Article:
Intestinal bacterial beta-glucuronidases are capable of retoxifying compounds that have been detoxified by liver glucuronidation and are also known to accelerate colon cancer invasion and metastasis. In this study, fucoxanthin extracted from the microalga Phaeodactylum tricornutum was investigated for its inhibitory activity against Escherichia coli beta-glucuronidase and DLD-1 cancer cells. Fucoxanthin inhibited beta-glucuronidase in a concentration-dependent manner with an IC50 value of 2.32 mM and a mixed inhibition type. Fucoxanthin had more potent inhibitory activity on beta-glucuronidase at 37 degrees C and in alkaline conditions. Fucoxanthin also inhibited the beta-glucuronidase activity of DLD-1 cancer cells at a concentration of 20-50 microM. The presence of beta-glucuronidase and substrate in the medium decreased the inhibitory activity of fucoxanthin against DLD-1 cancer cells. Therefore, microalgal fucoxanthin might prevent colon cancer because of its strong beta-glucuronidase inhibitory activity and could be utilized as a novel functional ingredient of food and pharmaceutical supplements.
Bischoff-Ferrari HA Optimal serum 25-hydroxyvitamin D levels for multiple health outcomes. Adv Exp Med Biol. 2014; 810:500-25 [PubMed] Related Publications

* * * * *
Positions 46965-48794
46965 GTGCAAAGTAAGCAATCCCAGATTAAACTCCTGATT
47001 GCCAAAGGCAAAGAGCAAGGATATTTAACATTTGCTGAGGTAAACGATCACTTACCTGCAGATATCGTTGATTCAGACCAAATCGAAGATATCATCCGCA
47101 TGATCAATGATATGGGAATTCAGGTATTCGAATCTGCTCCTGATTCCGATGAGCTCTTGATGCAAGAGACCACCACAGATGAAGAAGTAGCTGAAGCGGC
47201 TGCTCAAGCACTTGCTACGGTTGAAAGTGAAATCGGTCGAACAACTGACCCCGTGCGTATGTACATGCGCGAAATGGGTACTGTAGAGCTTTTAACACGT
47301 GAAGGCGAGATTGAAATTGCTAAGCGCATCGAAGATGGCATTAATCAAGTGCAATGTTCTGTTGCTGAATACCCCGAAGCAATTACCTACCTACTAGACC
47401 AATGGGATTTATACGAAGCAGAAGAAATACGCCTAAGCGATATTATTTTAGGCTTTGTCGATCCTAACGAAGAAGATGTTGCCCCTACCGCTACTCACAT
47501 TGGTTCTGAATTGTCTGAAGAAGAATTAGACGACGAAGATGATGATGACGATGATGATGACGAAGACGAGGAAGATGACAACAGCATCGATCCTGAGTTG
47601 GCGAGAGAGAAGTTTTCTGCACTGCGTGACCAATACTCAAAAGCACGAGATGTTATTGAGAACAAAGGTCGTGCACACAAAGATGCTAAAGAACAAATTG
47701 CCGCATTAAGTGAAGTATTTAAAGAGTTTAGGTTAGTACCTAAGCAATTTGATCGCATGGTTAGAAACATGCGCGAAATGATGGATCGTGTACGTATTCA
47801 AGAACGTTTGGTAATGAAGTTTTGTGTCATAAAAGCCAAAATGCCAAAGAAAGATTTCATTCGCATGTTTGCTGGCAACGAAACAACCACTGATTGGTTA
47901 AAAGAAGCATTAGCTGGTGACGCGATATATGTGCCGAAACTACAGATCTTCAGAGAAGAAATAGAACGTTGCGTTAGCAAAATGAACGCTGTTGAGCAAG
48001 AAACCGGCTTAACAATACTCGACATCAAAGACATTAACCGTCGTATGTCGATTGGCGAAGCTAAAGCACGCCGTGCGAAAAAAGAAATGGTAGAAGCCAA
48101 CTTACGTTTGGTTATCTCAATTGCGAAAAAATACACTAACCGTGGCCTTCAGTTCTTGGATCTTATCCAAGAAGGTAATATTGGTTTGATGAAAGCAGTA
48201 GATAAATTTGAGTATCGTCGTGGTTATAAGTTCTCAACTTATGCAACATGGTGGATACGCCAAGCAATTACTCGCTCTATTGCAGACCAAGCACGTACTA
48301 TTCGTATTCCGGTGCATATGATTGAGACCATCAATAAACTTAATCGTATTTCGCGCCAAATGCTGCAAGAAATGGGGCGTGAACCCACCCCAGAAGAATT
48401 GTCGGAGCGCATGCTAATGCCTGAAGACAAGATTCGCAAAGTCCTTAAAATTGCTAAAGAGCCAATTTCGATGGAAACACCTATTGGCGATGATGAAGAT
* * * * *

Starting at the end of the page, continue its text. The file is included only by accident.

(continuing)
Recent evidence suggests that vitamin D deficiency has harmful effects on health and that recent vitamin D intake recommendations may be associated with better health outcomes. In this chapter, evidence is summarized from different studies that evaluate threshold levels for serum 25(OH)D levels in relation to bone mineral density (BMD), lower extremity function, dental health, risk of falls, fractures, cancer prevention, incident hypertension and mortality. For all endpoints, levels in the deficient range (< 50 nmol/l; < 20 ng/ml) are associated with no benefit or adverse effects, while the most advantageous serum levels for 25(OH)D appeared to be close to 75 nmol/l (30 ng/ml). An intake of 800 IU (20 microg) of vitamin D3 (cholecalciferol) per day for all adults may bring 97% of the population to level of at least 50 nmol/l and about 50% up to 75 nmol/l. Thus, higher doses of vitamin D than currently recommended are needed to bring most individuals to75 nmol/l. While estimates suggest that 1600 to 2000 IU vitamin D3 per day may successfully and safely achieve this goal, the implications of higher doses for the total adult population need to be addressed in future studies.